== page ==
The chimps did some phenomenally interesting things today. Unfortunately, these moments rarely overlapped with the times when I had the camera nearby.
As lunch passed and the afternoon rolled on, I needed to get some content for the blog but was still uninspired. At moments like that, I usually decide to grab the camera and take a walk.
Over the past week or so, the sanctuary has received a lot of snow. However, the weekend’s medley of rain, sunshine and freezing temperatures quickly converted the snow into a patchwork mosaic of slush, mud and ice. The surface provided poor footing as I slogged up the hill from the Chimp House, but I soon realized it was preserving my boot prints with almost perfect detail. Sure enough, as I passed the electrified barriers of Young’s Hill and crossed into the cattle pasture, I began to see tracks left behind by all sorts of critters. There were countless rodent trails furrowing their way through the grassy fence-lines, but I was distracted by the signs of larger animals.
The bobcat prints were easily noticeable and went just about everywhere. Katelyn also saw some bobcat tracks while patrolling a couple of weeks ago. They look like a domestic cat’s paw print, but larger and awesome-r. Much like other felines, though, they slink from cover to cover while hunting and thus leave a meandering track behind them. They’re not incredibly social animals so the numerous trails were almost surely created by only one or two individuals traveling alone. (FYI, Katelyn is a better tracker than I am. I had to text her recently to confirm that I had found goose tracks in the pasture, which were way bigger than I expected them to be).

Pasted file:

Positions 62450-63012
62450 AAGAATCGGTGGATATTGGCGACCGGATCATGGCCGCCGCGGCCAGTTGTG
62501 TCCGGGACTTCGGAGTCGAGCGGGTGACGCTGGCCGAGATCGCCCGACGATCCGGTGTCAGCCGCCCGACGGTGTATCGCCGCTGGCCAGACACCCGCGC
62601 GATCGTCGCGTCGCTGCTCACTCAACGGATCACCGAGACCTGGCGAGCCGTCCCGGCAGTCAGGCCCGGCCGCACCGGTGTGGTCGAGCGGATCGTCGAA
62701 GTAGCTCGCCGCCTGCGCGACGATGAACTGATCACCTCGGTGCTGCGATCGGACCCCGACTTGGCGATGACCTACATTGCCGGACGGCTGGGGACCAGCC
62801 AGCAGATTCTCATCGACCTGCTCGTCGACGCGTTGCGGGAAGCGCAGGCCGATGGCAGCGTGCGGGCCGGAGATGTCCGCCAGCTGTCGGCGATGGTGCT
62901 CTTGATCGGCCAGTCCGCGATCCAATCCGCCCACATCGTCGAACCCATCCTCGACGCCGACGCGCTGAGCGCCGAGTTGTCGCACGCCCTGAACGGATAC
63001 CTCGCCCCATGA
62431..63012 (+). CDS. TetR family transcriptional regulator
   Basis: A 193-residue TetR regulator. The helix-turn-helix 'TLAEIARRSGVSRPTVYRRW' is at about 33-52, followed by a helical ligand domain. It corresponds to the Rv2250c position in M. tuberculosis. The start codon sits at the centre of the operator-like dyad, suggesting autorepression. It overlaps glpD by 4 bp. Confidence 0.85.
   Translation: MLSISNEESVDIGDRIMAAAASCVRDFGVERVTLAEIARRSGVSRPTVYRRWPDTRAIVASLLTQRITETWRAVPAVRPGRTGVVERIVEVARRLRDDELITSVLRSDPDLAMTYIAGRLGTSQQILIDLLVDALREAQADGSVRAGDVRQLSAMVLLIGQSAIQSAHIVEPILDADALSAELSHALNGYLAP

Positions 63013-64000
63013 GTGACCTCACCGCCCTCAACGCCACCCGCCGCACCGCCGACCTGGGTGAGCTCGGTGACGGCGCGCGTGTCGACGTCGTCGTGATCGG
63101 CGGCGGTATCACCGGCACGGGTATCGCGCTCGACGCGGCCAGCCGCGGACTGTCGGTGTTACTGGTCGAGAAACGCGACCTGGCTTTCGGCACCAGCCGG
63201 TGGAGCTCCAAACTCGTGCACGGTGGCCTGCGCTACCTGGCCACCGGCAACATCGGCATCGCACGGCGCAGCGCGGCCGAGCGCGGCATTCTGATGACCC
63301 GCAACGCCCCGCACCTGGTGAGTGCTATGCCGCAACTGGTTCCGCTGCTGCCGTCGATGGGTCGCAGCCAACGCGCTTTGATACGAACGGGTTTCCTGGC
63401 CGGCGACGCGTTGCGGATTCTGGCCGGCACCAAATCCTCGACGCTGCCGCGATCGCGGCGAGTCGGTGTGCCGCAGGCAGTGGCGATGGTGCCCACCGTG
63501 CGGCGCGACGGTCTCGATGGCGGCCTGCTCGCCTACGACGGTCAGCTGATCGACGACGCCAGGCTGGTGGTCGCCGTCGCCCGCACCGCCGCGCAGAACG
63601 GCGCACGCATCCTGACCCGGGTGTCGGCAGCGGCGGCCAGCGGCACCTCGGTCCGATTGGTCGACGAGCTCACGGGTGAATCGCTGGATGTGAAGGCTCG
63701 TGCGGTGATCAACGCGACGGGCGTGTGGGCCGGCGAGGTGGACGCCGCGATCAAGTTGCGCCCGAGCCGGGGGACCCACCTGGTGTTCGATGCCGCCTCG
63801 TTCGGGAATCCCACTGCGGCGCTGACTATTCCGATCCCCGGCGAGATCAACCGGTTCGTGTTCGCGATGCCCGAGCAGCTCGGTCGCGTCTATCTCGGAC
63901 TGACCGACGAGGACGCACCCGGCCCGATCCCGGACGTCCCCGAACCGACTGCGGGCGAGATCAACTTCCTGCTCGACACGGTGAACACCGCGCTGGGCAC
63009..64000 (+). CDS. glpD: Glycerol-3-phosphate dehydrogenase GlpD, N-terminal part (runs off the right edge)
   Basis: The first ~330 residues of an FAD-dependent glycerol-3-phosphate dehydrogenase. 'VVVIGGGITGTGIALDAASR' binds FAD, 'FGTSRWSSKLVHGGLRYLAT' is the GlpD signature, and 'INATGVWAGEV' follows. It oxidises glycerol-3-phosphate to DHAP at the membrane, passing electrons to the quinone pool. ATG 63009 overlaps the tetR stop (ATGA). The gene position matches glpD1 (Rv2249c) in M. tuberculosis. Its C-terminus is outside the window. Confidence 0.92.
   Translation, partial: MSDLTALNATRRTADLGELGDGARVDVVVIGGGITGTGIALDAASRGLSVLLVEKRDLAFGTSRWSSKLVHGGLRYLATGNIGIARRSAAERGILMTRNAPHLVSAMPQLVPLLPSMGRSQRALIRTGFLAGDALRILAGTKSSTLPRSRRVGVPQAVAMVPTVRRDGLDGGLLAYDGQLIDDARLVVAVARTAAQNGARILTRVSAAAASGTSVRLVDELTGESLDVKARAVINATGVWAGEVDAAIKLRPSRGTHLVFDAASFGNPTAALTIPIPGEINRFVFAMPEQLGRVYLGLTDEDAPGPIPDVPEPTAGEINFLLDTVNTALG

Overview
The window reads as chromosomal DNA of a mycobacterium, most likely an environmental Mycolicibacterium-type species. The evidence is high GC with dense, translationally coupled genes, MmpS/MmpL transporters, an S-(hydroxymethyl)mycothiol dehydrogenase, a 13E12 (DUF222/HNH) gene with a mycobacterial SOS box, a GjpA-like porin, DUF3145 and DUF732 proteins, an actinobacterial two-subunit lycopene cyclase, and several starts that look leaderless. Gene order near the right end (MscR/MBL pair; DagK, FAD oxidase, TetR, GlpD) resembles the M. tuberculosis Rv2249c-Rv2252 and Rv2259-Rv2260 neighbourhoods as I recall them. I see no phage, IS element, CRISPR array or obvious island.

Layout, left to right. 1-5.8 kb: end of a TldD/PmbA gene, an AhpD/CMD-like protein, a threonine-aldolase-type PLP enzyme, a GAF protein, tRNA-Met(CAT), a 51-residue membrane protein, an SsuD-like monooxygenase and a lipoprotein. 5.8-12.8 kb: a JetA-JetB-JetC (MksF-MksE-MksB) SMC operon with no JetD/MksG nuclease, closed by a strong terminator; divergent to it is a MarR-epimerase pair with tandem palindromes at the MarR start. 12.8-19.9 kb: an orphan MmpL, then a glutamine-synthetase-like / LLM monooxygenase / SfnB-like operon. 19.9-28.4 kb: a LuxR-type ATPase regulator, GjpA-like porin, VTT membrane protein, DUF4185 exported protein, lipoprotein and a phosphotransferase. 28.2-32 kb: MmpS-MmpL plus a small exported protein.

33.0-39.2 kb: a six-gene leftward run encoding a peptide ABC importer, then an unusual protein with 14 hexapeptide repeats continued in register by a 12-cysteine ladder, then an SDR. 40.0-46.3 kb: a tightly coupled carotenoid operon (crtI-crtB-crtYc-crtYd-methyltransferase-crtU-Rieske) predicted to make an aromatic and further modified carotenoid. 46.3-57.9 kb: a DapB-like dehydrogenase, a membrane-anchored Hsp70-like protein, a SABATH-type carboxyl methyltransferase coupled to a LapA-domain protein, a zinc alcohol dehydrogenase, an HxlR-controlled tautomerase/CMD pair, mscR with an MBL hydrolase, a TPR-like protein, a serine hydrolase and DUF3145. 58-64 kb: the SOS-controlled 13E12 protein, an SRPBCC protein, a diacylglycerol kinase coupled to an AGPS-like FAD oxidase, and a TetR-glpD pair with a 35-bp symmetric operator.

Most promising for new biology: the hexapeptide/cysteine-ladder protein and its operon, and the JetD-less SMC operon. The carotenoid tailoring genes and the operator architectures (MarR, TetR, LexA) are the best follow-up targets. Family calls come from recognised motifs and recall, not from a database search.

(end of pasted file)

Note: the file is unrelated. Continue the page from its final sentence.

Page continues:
I also found some coyote prints which reflected the purposeful demeanor that is typical of wild canines. The individual who created these prints seems to have loped through in a hurry last night, surveying the landscape with its ears, eyes and nose without breaking stride. Although roughly equal in size to the paws of an average domestic dog, the coyote prints are easily distinguished by their overall shape and the negative space between the toe pads. Also, unlike dogs, coyotes don’t continuously veer off-course to investigate every last scent. The only creatures who have time for that kind of aimless curiosity are those cared for by humans.
Of course, as far as large-bodied mammals go, mule deer are responsible for 99% of our wildlife encounters at the sanctuary. Their tracks were also ubiquitous, often crossing over the paths of other animals and obscuring their prints.
In the following image, you can see the coyote tracks going left, parallel to the creek, while the deer seemed to have gone right, trudging straight across the ravine.
Even with all of the tracks left behind by wild animals, it’s still only a “drop in the bucket” compared to all of the trodden earth left behind by the sanctuary’s cattle and the horses that live next door. You can see that the neighbor’s horses have been using the energy company’s access road quite frequently.
Of course, the walk ended with a view of the new chimp enclosures being built. The following image shows the framework of the new greenhouses and the exterior façade of the new playrooms.
One chimp who will be residing in that wing of the building, Willy B, did not leave any tracks in the snow today. Instead, he preferred to look down at the snow with what appeared to be confusion, annoyance, and/or wonder. It didn’t help that he seemed to have lost track of a walnut somewhere in the slush-covered outdoor courtyard.